Written by Rufaro Chiriseri, Head of Fixed Income for the British Isles at RBC Wealth Management
Data in the UK this week are at odds with each other, as inflation is showing signs that a corner has been turned while unemployment data are a little mixed.
The UK labour market remains tight, as the three-month unemployment rate through November was unchanged at 3.7% and there was an upside surprise to total pay growth, which accelerated to 6.4% from 6.1% in October. The tight labour market is showing signs of cooling as the number of vacancies has dropped and forward-looking surveys of earnings also show signs of easing. The combination of these factors should reduce wage pressure in the future; however, the Bank of England (BoE) might still be uncomfortable with the stickiness of wage growth as this increases the risk of a wage-price spiral that stokes inflation.
The inflation data are more positive, with a consecutive fall in the Consumer Prices Index (CPI), and there are signs of gas price pressures abating which would likely further reduce inflation. CPI inflation decelerated to 10.5% y/y in December from 10.7% y/y in November, in line with consensus expectations. The main downward contributor was the drop in fuel prices, but this was offset by services inflation, with airfares rising 44.1% y/y—the largest jump in the history of the Office for National Statistics data series.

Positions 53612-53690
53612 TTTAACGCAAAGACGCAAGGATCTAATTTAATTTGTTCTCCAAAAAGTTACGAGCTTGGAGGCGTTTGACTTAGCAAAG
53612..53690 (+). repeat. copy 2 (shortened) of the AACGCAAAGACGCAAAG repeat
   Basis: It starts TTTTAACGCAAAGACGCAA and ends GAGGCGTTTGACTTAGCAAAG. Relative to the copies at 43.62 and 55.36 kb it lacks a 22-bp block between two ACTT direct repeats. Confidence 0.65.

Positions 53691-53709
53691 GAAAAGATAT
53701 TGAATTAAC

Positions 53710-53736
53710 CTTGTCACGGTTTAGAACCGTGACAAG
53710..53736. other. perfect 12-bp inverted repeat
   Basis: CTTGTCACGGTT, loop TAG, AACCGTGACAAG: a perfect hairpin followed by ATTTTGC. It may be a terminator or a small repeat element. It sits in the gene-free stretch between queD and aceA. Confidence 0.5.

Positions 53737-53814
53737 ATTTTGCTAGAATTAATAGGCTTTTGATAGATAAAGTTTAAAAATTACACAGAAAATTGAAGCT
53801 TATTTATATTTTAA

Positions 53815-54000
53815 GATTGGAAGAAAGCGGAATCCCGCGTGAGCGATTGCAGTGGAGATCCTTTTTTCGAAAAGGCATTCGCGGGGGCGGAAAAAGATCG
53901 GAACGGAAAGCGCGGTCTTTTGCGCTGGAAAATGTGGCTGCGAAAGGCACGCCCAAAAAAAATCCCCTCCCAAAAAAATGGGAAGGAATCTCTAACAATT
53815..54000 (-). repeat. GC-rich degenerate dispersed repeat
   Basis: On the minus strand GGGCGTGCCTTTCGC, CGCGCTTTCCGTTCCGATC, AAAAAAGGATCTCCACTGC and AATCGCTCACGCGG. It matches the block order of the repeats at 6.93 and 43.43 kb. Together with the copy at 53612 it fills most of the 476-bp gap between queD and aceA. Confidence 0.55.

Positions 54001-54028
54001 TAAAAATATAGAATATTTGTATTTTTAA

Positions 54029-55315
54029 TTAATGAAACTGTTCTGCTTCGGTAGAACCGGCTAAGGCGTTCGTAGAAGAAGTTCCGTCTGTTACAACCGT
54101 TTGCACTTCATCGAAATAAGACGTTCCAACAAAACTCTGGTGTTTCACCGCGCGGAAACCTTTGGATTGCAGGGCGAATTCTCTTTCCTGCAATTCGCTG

The case for a slowdown in the pace of hikes is waning due to the risk of an upward surprise from the tight labour market adding to inflation pressures, albeit there are now signs of easing in the labour market. At the February BoE meeting, if the committee places more weight on sticky pay growth, it presents a risk to our view that rates will peak at 4% this year. Furthermore, BoE Governor Andrew Bailey recently suggested market interest rate expectations of 4.5% are now more closely aligned to the central bank’s view on the terminal policy rate. In light of the data and recent Monetary Policy Committee member comments, we think there is room for the central bank to raise rates to 4.25%.